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Court of Appeals of Georgia.


No. A02A0193.

Decided: May 10, 2002

Daniel J. Craig, Dist. Atty., Charles R. Sheppard, Asst. Dist. Atty., for appellant. Fleming, Blanchard, Jackson, Ingram & Floyd, Maureen O. Floyd, Augusta, for appellee.

Edward Wayne Fredericks was successful in obtaining a reduction to his criminal sentence more than six years after he pleaded guilty to eight counts of public indecency.   The sole question before us is whether the court had the authority to modify the sentence after so much time.

On May 5, 1995, Fredericks pleaded guilty to the eight counts.   He was sentenced to serve a total of 20 years.   Within the next 30 days, Fredericks and his attorney each filed separate motions for reconsideration of the sentence;  however, neither attached a rule nisi to the motion.   The motions remained unaddressed for years.   Then on July 20, 2000, the court held a hearing on the issue of whether Fredericks had been sentenced twice for the same charge.   On January 26, 2001, the court entered a new sentence for that reason, nunc pro tunc, reducing the sentence to a total of 15 years to serve.

On June 7, 2001, the court held another hearing to reconsider the sentence and, in an order dated August 21, 2001, reduced Fredericks total time to serve to seven and one-half years.   No reason was given in the order for the reduction.   Both the January 26 order and the August 21 order were entered years after the end of the term in which Fredericks was originally sentenced.   The State appeals only the August 21 order.   At oral argument the State conceded that the court had jurisdiction to modify the sentence in January 2001 on the grounds that part of the original sentence was void.

“ ‘Georgia courts have long held that while a trial judge loses the inherent right to modify a judgment after the term expires, a motion made during the term serves to extend the power to modify.  (Cit.)’ Porterfield v. State, 139 Ga.App. 553, 554, 228 S.E.2d 722 [(1976)].”  Doby v. Evans, 258 Ga. 777(2), 373 S.E.2d 757 (1988).   See also Platt v. State, 200 Ga.App. 784, 409 S.E.2d 878 (1991).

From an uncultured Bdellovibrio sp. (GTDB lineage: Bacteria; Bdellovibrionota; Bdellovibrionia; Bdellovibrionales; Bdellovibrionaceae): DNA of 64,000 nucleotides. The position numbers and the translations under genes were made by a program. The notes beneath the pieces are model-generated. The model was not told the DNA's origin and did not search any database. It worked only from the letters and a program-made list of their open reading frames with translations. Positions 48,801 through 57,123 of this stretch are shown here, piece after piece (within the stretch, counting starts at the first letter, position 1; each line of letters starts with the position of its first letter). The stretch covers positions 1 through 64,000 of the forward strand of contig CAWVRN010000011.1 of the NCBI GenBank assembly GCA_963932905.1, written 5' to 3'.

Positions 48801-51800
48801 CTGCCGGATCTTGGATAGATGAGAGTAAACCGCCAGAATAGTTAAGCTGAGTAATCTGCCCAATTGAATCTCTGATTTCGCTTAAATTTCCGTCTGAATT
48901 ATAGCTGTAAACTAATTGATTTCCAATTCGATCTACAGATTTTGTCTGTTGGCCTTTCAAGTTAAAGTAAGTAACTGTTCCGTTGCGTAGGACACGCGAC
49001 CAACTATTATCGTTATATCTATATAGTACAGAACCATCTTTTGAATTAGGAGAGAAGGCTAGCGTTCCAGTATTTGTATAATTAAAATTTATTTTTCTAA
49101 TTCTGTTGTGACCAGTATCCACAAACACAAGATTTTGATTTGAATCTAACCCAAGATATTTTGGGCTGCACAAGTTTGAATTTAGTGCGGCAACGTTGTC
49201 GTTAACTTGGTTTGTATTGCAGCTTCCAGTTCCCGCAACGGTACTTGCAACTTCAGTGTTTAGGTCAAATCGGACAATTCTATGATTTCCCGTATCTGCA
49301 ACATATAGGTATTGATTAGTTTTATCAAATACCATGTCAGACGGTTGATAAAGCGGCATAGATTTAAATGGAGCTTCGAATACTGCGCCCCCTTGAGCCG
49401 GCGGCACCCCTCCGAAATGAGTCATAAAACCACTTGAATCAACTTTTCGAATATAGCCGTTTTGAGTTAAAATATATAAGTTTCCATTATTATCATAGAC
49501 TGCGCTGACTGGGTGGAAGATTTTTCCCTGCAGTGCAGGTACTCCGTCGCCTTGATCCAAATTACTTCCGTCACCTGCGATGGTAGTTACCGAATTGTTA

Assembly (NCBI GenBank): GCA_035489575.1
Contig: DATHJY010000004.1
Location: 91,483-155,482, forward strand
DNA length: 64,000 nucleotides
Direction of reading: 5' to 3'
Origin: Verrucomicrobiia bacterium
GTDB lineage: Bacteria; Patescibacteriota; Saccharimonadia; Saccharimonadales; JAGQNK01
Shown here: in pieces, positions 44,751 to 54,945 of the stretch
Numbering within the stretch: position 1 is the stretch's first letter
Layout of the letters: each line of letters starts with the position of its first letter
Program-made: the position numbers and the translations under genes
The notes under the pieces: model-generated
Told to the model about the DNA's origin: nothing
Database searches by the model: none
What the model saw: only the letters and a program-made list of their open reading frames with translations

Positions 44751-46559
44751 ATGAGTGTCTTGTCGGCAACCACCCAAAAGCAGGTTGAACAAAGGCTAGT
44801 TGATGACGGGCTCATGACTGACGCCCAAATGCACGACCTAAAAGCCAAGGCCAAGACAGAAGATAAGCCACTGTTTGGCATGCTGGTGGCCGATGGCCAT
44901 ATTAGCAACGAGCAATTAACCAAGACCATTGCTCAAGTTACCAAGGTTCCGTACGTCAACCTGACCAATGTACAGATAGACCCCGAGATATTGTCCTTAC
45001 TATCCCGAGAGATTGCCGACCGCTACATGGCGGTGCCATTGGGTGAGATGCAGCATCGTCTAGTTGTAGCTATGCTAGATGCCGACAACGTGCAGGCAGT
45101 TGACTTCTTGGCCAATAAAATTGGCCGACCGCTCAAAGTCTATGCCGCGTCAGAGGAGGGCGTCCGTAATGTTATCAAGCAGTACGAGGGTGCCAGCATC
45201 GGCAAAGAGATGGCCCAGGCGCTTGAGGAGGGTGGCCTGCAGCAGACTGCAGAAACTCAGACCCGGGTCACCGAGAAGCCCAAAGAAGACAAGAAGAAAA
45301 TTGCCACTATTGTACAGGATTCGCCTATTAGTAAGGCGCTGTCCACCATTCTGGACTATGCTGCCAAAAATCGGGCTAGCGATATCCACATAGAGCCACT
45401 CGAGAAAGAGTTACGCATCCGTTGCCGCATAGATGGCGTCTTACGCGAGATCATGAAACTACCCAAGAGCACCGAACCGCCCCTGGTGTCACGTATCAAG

The State argues that such a motion must have a rule nisi attached as an “absolute prerequisite to extend the sentencing term ․ to allow the trial court to properly consider [the motion] beyond that period of time.”   The State cites State v. Bradbury, 167 Ga.App. 390, 392(4), 306 S.E.2d 346 (1983), in support.   Our review of the applicable cases indicates that a motion will suffice to extend the term and that Bradbury merely indicates that an order setting a hearing outside of the term would also function to extend the term.

 Several cases addressing motions for new trial hold that an order setting the matter for hearing at a time outside of the term will allow the trial court to retain jurisdiction of the matter past the end of the term.   As stated in Herz v. Frank & Adler, 104 Ga. 638, 640, 30 S.E. 797 (1898):  “An order, taken in term, to hear in vacation a motion for a new trial, operates, in our opinion, to keep the regular term of the court open as to that particular case until it is passed upon by the judge.”   See also Blakely Hardwood Lumber Co. v. Reynolds Bros. Lumber Co., 173 Ga. 602, 607(2), 160 S.E. 775 (1931);  Yarborough v. State, 59 Ga.App. 893, 2 S.E.2d 510 (1939) (physical precedent only).

But, most cases reveal that the key consideration is whether proceedings on the matter are begun during the same term as the judgment, suggesting that an order setting a hearing in the next term is not required.   See, e.g., Ammons v. Bolick, 233 Ga. 324, 325(1), 210 S.E.2d 796 (1974);  Maxwell v. Cofer, 201 Ga. 222, 226, 39 S.E.2d 314 (1946);  Platt v. State, 200 Ga.App. at 784(1), 409 S.E.2d 878;  Howard v. State, 194 Ga.App. 331(1), 390 S.E.2d 415 (1990);  Burns v. State, 153 Ga.App. 529, 265 S.E.2d 859 (1980);  Porterfield v. State, 139 Ga.App. at 554, 228 S.E.2d 722.   Indeed, in Platt, the sole basis given for extending the term of court was the State's motion for reconsideration of the trial court's decision to grant a motion for new trial;  no order is mentioned.  Platt, 200 Ga.App. at 784-785, 409 S.E.2d 878.

 Two separate cases issued by this Court state both versions of the rule and lead us to the conclusion that the sole requirement for extending the term, in this setting, is that proceedings have begun on the matter within the original term, and that either a motion or an order setting a matter outside the term shall suffice.   See State v. Bradbury, 167 Ga.App. at 390, 306 S.E.2d 346;  State v. James, 211 Ga.App. 149, 150(2), 438 S.E.2d 399 (1993).

 Because Fredericks filed a motion to reconsider sentence within the same term that he was sentenced, the trial court maintained jurisdiction of that issue beyond the term in which Fredericks was sentenced.   The State's constitutional argument is not enumerated as an error and was not raised below, and therefore we will not consider it here.  Meders v. State, 260 Ga. 49, 54(2)(b), 389 S.E.2d 320 (1990) (constitutional issue not raised below is not preserved for appeal).

Judgment affirmed.

POPE, Presiding Judge.

RUFFIN and BARNES, JJ., concur.

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